Hart & Hammerstein: On To The Next 100 Years

For Richard Rodgers' two most famous partners, Lorenz Hart and Oscar Hammerstein II, 1995 was a banner year marking the 100th birthdays of both men. While Hart's centennial in May and Hammerstein's in July were the highpoints of the celebrations, enthusiasm was still going strong as the year came to a close.

On October 3 Hart was honored by the Center Theatre Group of Los Angeles at the fourth annual "Salon at the Mark Taper"; written and produced by Susan Clines and Michael Feinstein, and directed by Gordon Hunt, ISN'T IT ROMANTIC? featured performances by Feinstein, Jason Graae, Mary Cleere Haran, Scott Bakula and June Havoc, with special remarks from Mary Rodgers. Michael Rafter is musical director.

On October 20 Mary Rodgers did the honors again, this time co-hosting a song-studded tribute at New York's Town Hall with Larry Hart (the lyricist's nephew and namesake). THOU SWELL, produced and directed by David Staller in association with Donald Smith and The Mabel Mercer Foundation, was a four-hour Hart-athon that featured Ann Hampton Callaway, Barbara Carroll, Alix Korey, Weslia Whitfield and others.

Hart and Hammerstein were both celebrated at a dual tribute held at (and for) the Harms Center of Englewood, New Jersey in late October; hosted by CBS Sunday Morning anchor Charles Osgood, directed by Charles Repole, with Rob Fisher conducting the Demitasse Orchestra, HART AND HAMMERSTEIN: A CENTENNIAL SALUTE juxtaposed lush and operatic Hammerstein with brassy and soulful Hart. The versatile company included Judy Blazer, Teri Hansen, Mary Cleere Haran, Doug LaBrecque, John Pizzarelli and Ron Raines.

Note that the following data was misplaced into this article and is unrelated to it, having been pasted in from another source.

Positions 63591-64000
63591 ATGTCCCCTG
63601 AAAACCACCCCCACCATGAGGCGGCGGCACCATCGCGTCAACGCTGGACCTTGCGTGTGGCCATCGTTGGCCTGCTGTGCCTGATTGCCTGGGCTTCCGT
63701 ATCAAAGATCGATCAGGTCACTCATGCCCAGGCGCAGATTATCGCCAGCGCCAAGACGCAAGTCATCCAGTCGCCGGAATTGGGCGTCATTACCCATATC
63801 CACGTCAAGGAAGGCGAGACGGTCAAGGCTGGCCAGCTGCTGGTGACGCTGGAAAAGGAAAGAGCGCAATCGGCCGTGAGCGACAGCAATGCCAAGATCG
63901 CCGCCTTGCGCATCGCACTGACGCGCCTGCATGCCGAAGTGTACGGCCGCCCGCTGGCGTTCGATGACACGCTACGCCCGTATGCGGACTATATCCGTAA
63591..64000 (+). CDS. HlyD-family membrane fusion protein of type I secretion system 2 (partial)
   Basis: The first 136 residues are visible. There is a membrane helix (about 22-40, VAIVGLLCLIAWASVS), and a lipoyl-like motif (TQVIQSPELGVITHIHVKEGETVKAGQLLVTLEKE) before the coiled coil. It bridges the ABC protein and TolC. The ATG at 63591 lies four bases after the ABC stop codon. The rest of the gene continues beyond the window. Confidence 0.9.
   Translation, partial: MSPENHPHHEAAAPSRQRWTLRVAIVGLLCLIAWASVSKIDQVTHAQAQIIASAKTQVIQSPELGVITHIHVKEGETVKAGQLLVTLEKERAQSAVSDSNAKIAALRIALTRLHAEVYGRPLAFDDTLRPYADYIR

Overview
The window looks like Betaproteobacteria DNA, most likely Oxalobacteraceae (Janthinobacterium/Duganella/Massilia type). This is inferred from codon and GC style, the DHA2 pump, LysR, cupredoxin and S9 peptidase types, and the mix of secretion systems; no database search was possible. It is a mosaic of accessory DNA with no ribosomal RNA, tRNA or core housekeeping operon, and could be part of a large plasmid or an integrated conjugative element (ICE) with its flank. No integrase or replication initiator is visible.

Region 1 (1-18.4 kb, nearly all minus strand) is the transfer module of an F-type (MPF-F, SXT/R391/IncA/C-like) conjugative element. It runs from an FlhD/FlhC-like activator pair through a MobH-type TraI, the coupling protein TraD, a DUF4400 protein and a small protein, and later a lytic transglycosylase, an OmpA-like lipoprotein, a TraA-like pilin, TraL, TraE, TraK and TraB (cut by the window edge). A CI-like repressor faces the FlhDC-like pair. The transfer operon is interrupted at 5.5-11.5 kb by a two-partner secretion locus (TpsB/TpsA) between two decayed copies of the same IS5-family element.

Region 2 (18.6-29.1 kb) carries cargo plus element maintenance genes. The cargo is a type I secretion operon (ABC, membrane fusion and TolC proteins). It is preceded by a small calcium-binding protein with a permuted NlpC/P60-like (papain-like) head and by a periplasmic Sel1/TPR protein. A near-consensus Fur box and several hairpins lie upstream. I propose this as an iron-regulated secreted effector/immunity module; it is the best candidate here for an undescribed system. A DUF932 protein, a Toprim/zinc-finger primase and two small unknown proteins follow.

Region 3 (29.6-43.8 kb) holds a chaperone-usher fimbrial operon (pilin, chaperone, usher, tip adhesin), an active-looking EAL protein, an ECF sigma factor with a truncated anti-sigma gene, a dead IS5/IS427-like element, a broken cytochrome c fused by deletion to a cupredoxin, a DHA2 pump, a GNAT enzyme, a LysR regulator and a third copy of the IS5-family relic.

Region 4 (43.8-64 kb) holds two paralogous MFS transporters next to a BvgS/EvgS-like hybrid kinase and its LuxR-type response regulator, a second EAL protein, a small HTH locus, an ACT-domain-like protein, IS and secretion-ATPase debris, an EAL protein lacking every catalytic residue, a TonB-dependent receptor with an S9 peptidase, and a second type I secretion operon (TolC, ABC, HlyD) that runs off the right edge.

The once glorious Victory Theatre on 42nd Street played host to the likes of Mary Pickford, Tyrone Power and Lillian Gish, and to such plays as ABIE'S IRISH ROSE and LILAC TIME. A resplendent legit house when it opened in 1900, a burlesque palace in the '30s, and derelict by 1990, the Victory has, in the past five years, undergone a miraculous $11.4 million restoration, spearheaded by the non-profit New 42nd Street, Inc.

At a ceremony on December 11, the theatre was renamed the New Victory and reopened as a non-profit performing arts center dedicated to young audiences. Among the many guests were New York State and City dignitaries, but of special significance were the several generations of Hammersteins attending, the youngest of whom are the great-great-great- grandchildren of the Victory's builder and original owner - Oscar Hammerstein I.

In honor of the patriarch of this theatrical dynasty, the Hammerstein family provided funding for the New Victory Theatre's resplendent red velvet house curtain. "We believe in honoring the theatre's great past while looking to the future," wrote James Hammerstein in a letter to The New 42nd Street's President, Cora Cahan. "It is therefore especially fitting that the Hammerstein name will continue to be associated with this theatre well into its second century, as we raise the curtain on a new stage dedicated to young audiences." In her remarks at the dedication, Cahan acknowledged the Hammersteins on hand, and their affiliation. "Each time the curtain rises on this stage," she said, "it is a tribute to Oscar I and Oscar II."